“There are a lot of unmet social needs—and services—in the area,” Sullivan says. “We are working with a multiagency city team to figure out the best resources that BU can offer to assist with that. It’s a problem that takes a very sustained effort in all of these different areas, and the city is aggressively developing and implementing strategies, and meeting almost weekly to execute them.” He says the University is also working with neighborhood, business, and homeless groups on the problems.

“Boston’s on top of it,” says Paré, referring to the city police’s attention to crime in the environs of the Medical Campus. “Boston has dedicated several resources to it. We have a very good police presence—high visibility.”

The 1990 Clery Act requires colleges and universities that receive federal financial aid to publish each year by September 30 certain information about crime on and near their campuses. Under the law, the University reports crimes that happen in reportable buildings and the adjacent public property, which includes the sidewalk, the street, and the sidewalk across the street. The BUPD compiles the report from its records and those of various University offices, including Judicial Affairs and Residence Life, as well as records of area police departments, including those in Boston, Brookline, and Cambridge.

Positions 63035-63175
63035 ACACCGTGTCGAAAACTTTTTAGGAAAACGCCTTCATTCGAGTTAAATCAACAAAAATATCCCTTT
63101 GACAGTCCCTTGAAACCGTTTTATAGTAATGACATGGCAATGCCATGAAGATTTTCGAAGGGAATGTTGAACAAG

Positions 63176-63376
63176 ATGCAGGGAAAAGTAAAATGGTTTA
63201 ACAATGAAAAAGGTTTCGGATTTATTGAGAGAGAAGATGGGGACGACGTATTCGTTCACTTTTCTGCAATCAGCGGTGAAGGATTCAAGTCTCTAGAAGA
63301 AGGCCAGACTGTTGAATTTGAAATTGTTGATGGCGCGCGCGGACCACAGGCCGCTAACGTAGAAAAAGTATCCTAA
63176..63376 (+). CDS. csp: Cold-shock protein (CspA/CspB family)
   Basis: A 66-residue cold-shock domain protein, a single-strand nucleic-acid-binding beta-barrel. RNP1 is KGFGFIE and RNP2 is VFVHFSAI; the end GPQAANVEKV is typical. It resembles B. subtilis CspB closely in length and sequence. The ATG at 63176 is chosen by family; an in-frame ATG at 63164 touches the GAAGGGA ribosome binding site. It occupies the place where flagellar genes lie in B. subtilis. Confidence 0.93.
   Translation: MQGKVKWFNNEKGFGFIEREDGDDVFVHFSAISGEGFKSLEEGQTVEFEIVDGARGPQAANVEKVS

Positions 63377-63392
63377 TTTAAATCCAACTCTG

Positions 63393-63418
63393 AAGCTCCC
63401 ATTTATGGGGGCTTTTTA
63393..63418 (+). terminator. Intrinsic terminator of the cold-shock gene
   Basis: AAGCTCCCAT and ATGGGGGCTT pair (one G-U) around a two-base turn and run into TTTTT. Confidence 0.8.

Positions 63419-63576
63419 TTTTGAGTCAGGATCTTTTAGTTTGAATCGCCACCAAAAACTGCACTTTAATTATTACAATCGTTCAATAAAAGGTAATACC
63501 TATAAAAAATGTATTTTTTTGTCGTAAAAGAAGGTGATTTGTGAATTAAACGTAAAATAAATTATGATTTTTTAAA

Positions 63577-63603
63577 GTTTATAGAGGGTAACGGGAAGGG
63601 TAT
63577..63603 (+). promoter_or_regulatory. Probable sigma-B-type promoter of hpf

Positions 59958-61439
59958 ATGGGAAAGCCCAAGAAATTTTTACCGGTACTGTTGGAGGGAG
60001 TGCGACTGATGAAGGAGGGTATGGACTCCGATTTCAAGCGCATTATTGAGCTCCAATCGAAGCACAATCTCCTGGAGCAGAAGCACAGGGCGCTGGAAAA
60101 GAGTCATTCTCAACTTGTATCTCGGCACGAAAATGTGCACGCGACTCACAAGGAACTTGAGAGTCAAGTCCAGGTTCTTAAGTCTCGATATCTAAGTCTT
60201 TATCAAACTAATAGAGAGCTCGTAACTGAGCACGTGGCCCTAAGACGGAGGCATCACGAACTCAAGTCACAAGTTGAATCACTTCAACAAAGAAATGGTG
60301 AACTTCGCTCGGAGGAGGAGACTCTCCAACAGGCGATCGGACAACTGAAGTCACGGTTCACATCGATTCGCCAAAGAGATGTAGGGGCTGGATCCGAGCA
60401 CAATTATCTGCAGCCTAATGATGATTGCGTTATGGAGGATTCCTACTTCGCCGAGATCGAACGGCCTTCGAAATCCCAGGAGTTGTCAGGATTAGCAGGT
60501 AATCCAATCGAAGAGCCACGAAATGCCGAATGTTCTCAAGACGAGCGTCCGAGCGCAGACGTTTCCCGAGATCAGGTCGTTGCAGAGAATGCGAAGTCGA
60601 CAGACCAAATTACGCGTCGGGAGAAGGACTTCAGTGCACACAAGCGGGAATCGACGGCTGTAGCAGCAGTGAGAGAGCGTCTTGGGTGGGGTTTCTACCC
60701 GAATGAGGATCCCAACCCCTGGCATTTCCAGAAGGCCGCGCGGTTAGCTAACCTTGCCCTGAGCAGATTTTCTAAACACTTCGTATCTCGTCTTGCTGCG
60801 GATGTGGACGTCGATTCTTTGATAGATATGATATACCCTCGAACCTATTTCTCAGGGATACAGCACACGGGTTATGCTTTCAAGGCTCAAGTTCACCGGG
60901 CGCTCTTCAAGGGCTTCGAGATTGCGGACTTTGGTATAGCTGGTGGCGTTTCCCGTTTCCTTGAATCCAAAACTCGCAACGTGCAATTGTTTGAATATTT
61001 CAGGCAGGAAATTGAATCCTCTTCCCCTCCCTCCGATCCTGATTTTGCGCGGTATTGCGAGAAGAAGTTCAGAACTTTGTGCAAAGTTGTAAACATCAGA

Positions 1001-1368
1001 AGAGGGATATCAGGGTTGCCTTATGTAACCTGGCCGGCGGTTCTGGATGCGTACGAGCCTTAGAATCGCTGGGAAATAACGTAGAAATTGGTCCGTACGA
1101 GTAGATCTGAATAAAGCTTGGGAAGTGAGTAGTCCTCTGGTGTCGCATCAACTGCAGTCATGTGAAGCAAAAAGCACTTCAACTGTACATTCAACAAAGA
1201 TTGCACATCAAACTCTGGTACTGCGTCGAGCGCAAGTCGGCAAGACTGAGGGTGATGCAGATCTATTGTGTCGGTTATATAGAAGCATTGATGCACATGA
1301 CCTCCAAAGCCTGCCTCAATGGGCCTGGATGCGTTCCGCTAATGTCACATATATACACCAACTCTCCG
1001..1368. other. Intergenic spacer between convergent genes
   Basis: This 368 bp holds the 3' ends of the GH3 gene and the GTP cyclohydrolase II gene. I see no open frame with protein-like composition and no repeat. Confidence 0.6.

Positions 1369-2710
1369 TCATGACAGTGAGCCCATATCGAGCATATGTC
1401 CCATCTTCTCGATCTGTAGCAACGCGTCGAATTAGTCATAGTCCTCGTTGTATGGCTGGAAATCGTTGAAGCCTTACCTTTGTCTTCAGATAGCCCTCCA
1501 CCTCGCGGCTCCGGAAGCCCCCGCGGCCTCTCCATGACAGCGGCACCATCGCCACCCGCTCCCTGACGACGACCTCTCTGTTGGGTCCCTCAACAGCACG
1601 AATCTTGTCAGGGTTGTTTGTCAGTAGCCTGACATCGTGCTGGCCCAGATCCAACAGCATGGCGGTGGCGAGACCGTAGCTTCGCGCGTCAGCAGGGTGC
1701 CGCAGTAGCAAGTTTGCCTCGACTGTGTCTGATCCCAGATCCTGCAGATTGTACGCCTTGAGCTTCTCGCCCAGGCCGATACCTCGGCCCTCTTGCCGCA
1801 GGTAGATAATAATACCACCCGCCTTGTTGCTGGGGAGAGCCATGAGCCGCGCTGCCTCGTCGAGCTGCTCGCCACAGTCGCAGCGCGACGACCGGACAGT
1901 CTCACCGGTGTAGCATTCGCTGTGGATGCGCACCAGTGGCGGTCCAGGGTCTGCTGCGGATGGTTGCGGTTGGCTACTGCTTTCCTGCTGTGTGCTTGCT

Students needing help for stalking, domestic violence, or dating violence can contact the Sexual Assault Response & Prevention Center, 930 Commonwealth Ave., at 617-353-SARP (7277), or by email to sarp@bu.edu. All services are free and information is kept confidential. In urgent situations, students can also seek help at Student Health Services Behavioral Medicine, at 617-353-3569. University employees who experience stalking, domestic violence, and dating violence can contact the Faculty & Staff Assistance office, at 617-353-5381 or by email to sao@bu.edu. Students and staff can call the Boston University Police, at 617-353-2121, or Medical Center Public Safety, at 617-414-4444.

2 Comments
Rich Barlow

Rich Barlow can be reached at barlowr@bu.edu.

2 Comments on Expanded Reporting Ups Crime Numbers on Medical Campus

  • Logic Rules on 10.05.2016 at 8:26 am

    Move the methadone clinic elsewhere and see a drastic decrease in crime. protect the employees!

  • Esther on 10.05.2016 at 10:01 am

    Agreed!! BU employees need to walk past the methadone clinic to get to HR on Mass Ave. I dread having to go over there for flu shots, benefit stuff, whatever -its a total anxiety attack. I’ve tried walking around the block a different way to avoid it’s the entire radius of BUMC. I’ve been heckled & followed & the police presence does not deter it. No one cares. Move the clinic or find an actual solution with a little less talk & a lot more action. BU employees are not safe on the Medical Campus.